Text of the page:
I'm trying to get my reporters to take notes, but they're very stubborn. They spend a good half hour efter every game just transcribing their notes sometimes. A good way to transition, though, is to use a recorder and take notes (this works especially well if you're not on deadline). Hold the recorder under your notepad. Do this until you can develop a decent shorthand and get through a story just on your notes.
    That said, I use my recorder on occasion (i.e. when I'm doing long interviews with multiple sources)
  6. RFB-Boy

    RFB-Boy Member

    I've found the recorder slows me down a lot on deadline, so I scrap my digital for that and stick to the scrawl. I'd second that it's always best to use a fresh page/pages for each person you talk to. I think the recorder's good for previews/features, and especially when you're interviewing someone with a very specific or different way of wording his/her phrases. Or when you're dealing with a sensitive topic where how things are worded are important. (Like the difference of being fired/put on administrative lead, little stuff like that.)

    I always keep a small notebook and a recorder with me, because I never know which one will serve me best. I've got the tendency to be quote-heavy with the recorder too, which is why I tried to ween myself from it fairly early. The nice thing about the recorder though is it can remind you of the inflection/feeling in the person's voice you may have missed while rushing to jot down notes.
  7. MC Sports Guy

    MC Sports Guy Member

    I used to use a recorder, but on nights when I also have layout responsibilities it just became too difficult to make deadline.

    Basically, I just write as fast as I possibly can while really listening to what's being said. Then usually deciphering some squiggles in my notes will trigger the entire quote in my head. That may not work for everyone, but it does well for me. Of course, the key to this is getting your quotes out as soon as possible. For instance, if it's for a feature story, don't wait a couple days to get to them. Then it gets really difficult to figure out what the hell I was thinking about.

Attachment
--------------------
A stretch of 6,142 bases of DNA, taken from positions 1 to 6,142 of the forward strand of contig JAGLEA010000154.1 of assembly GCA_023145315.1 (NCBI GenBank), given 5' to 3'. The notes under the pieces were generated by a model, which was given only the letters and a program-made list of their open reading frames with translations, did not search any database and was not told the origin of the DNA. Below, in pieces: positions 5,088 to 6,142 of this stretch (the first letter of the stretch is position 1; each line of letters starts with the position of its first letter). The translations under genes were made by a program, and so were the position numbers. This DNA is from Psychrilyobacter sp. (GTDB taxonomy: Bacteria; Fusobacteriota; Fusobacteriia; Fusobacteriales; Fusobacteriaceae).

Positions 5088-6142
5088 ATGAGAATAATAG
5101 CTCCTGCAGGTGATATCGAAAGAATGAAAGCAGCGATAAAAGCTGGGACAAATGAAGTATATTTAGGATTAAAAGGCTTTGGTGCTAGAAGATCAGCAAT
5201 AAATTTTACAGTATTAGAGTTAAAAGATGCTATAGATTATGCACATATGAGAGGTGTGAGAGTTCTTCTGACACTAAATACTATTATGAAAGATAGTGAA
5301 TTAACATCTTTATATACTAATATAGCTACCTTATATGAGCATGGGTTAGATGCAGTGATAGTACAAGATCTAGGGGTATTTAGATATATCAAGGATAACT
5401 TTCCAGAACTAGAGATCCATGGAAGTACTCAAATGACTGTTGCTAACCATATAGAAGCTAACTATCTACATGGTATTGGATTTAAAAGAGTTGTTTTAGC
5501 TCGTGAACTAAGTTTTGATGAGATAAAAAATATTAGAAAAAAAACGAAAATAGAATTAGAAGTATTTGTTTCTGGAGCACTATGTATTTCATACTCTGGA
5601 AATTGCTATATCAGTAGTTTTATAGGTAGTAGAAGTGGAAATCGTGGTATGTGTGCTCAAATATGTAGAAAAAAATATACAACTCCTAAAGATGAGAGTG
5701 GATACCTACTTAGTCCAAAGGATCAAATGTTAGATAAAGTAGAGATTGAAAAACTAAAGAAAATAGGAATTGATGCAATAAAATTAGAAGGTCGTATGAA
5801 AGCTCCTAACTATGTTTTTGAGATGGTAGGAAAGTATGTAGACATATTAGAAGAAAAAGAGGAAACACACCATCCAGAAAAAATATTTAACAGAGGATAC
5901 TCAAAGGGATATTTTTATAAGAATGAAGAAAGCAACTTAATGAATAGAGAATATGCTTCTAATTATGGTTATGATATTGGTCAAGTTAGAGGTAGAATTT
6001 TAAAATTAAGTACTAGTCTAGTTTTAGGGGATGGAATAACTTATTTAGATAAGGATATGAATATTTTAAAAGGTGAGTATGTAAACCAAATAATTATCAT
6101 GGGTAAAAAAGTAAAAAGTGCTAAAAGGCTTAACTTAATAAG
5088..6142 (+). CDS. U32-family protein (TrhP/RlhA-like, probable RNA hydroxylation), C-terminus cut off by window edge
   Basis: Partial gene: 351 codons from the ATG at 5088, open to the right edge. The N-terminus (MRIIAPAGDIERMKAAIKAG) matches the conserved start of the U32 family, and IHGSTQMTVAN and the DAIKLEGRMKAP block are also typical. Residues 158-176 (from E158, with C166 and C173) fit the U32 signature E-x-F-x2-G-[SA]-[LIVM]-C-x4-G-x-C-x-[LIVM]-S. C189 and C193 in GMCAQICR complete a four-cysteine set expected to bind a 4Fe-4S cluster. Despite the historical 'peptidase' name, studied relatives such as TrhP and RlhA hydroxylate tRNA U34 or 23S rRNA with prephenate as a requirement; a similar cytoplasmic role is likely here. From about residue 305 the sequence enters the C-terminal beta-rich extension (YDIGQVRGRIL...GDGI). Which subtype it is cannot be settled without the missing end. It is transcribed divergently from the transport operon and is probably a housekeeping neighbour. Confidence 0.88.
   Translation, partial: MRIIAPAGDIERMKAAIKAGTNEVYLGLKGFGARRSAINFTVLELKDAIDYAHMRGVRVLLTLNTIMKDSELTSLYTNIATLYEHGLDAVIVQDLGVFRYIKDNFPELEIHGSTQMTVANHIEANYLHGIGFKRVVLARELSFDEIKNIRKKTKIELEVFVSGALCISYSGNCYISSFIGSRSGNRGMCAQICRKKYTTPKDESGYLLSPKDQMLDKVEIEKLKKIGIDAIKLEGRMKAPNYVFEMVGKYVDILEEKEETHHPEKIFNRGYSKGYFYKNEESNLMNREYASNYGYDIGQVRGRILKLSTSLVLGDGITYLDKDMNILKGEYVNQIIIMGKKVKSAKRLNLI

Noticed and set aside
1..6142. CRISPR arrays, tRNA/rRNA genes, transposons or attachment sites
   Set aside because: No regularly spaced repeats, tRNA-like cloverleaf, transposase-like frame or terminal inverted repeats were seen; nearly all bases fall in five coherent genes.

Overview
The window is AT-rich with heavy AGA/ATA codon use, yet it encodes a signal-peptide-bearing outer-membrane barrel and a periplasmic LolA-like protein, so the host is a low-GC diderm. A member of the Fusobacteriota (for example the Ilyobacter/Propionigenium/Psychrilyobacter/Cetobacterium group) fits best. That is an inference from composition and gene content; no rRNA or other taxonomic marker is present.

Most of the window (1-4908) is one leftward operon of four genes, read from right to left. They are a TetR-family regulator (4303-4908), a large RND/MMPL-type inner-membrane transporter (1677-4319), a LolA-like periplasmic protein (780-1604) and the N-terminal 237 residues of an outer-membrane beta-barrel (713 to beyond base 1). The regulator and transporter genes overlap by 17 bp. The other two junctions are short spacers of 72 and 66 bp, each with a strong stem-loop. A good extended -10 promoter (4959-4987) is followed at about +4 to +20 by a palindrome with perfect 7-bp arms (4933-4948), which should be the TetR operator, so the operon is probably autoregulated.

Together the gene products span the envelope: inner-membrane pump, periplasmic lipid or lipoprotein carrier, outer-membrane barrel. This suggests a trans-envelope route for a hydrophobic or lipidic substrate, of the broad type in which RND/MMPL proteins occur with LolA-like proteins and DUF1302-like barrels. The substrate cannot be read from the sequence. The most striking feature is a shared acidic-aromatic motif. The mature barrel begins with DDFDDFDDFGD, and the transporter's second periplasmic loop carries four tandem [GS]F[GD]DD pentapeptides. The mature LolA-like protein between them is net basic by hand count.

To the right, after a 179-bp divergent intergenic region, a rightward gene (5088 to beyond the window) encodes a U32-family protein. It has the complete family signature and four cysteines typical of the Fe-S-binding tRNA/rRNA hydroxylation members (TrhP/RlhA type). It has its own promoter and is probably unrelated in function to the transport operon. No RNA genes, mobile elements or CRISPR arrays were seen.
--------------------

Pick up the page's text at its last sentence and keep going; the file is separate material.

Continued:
My question is, would it be anywhere near proper for me to insist that the writers under me not use a recorder? I've seen it cause deadline problems and it irritates me pretty bad, but if this person doesn't feel comfortable without one, I'm not sure if I should force him not to. Thoughts?
  8. ColbertNation

    ColbertNation Member

    I struggle with this, too. I'm trying to ween my guys off them. I don't think it's fair to suddenly demand that they stop using their recorders when that's all they've known for so long. But I really believe that once you get your shorthand down, it's much easier to take notes.
  9. fishwrapper

    fishwrapper Active Member

    No recorder?
    Try illegal wire tapping
  10. joe king

    joe king Active Member

    FYI, it's spelled ``wean.''
  11. not always

  12. Ace

    Ace Well-Known Member

    I agree with this. The advantage of notes over tapes is you subconsciously edit the crap out of the quote.